Published: 9 Aug 2016
The release of ISO 9001:2015 was one of the most highly anticipated events of the year. Its launch in late September raised many challenges for quality and auditing professionals, with questions about what the changes would mean in practice as well as theory.
The CQI’s ‘ISO 9001 in a Nutshell’ briefings and implementation seminars offered practical skills and guidance about how to achieve a smooth transition to ISO 9001: 2015. They also proved a valuable membership benefit.
For those who missed it or who need a recap, we are issuing the following video (below), recorded live at the CQI’s Cambridge branch. This in-depth analysis provides over an hour of technical insight from technical expert Richard Green, Head of CQI Professional Networks. The video includes discussion of the changes and challenges within ISO 9001 for all those involved with quality processes and systems.
To put the discussion into context, the key changes within ISO 9001:2015 are:
The new standard adopts the format and terminology of Annex SL. Annex SL was developed to ensure all future ISO management system standards would share a common format, irrespective of the specific discipline to which they relate. Annex SL prescribes a high-level structure, identical core text, and common terms and core definitions. This means that even when requirements are essentially unchanged between ISO 9001:2008 and ISO 9001:2015, these are frequently found under a new Clause/sub-Clause heading.
Clause 5, previously ‘Management Responsibility’, now becomes ‘Leadership’. Top management are required to demonstrate that they engage in key quality management system activities as opposed to simply ensuring that these activities occur. This means that there is a need for top management to be actively involved in the operation of their quality management system. The removal of all references to the role of ‘management representative’ reinforces the requirement to see quality management systems embedded into routine business operations, rather than operating as an independent system in its own right with its own specialist management structure and processes.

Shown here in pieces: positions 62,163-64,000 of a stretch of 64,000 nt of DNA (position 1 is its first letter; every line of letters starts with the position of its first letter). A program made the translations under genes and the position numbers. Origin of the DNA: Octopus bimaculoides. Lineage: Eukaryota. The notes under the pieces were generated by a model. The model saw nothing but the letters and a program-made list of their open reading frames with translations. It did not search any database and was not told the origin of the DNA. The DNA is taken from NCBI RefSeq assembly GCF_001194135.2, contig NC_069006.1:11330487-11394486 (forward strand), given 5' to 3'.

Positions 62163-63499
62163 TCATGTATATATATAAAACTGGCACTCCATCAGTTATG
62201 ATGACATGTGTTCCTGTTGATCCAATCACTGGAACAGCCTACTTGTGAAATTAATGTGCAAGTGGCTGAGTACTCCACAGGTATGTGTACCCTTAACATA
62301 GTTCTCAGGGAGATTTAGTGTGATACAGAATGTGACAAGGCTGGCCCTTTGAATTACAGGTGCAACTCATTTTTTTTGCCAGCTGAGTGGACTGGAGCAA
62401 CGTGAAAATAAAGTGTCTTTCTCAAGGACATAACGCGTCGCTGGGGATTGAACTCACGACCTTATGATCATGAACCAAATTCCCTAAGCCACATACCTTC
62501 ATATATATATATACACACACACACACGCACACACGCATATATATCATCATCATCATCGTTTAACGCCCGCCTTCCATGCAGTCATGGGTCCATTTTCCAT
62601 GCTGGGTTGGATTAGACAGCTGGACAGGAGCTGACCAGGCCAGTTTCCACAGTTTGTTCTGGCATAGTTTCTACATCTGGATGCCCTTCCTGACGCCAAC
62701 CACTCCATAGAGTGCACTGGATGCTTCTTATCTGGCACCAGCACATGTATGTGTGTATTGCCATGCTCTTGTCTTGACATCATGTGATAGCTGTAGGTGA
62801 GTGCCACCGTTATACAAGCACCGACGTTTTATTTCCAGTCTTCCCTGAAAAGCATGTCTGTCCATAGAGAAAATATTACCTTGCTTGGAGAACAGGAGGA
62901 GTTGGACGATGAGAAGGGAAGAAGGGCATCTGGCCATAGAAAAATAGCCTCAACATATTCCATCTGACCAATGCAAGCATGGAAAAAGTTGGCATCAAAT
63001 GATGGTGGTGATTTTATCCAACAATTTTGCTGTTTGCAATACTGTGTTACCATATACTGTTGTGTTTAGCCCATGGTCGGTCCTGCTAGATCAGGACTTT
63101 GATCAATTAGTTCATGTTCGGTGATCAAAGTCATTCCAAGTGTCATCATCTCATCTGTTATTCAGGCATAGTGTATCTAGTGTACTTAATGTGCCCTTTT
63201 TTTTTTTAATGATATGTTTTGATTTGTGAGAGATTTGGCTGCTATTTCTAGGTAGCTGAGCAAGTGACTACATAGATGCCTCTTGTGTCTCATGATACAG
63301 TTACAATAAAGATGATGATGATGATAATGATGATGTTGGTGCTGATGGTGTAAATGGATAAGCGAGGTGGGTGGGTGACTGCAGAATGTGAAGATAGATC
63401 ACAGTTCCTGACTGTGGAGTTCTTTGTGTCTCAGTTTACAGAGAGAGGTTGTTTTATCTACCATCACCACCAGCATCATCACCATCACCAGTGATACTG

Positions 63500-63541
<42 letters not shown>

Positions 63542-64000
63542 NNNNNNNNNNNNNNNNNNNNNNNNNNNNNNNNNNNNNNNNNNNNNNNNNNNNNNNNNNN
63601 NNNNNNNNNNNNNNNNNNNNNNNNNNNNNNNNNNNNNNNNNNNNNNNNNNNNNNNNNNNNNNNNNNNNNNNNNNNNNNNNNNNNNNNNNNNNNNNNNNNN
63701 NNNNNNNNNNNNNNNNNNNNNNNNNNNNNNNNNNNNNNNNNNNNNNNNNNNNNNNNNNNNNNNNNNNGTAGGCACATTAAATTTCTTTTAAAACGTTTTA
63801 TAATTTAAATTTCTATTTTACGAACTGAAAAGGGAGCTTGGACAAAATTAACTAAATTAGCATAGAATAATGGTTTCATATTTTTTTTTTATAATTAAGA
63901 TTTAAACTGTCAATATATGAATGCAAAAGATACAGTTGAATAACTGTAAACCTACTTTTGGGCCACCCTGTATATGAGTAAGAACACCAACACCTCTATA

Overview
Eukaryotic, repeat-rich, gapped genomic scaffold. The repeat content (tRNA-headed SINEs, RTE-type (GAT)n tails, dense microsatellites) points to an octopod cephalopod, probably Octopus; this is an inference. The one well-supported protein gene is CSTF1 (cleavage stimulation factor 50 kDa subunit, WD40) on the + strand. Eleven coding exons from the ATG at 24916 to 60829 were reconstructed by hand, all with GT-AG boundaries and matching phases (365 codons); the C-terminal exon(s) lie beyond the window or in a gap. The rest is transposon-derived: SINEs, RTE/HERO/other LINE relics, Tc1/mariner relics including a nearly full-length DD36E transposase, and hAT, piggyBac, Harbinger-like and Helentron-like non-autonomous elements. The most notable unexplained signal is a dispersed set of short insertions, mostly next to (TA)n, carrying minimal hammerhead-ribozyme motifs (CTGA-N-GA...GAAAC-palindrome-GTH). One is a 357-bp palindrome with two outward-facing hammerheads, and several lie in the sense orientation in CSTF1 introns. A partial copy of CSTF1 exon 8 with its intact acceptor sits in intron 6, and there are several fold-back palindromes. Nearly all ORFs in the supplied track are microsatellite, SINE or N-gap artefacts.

Two new Clauses (4.1 and 4.2) are introduced relating to the context of the organisation. The organisation is required to identify explicitly any external and internal issues that may impact their quality management system’s ability to deliver its intended results. They must also understand the needs and expectations of ‘interested parties’ (or stakeholders) – those individuals and organisations that can affect, be affected by, or perceive themselves to be affected by, the organisation’s decisions or activities.
ISO 9001:2015 places a greater emphasis on the definition and content of the scope of the quality management system than ISO 9001:2008. The scope sets the boundaries for, and identifies the applicability of, an organisation’s quality management system. Clause 4.3 requires scope to be determined in consideration of the organisation’s context.
While ISO 9001:2008 promoted the adoption of a process approach when developing, implementing and improving the effectiveness of a quality management system, Clause 4.4 of ISO 9001:2015 sets out specific requirements considered essential to the adoption of a process approach.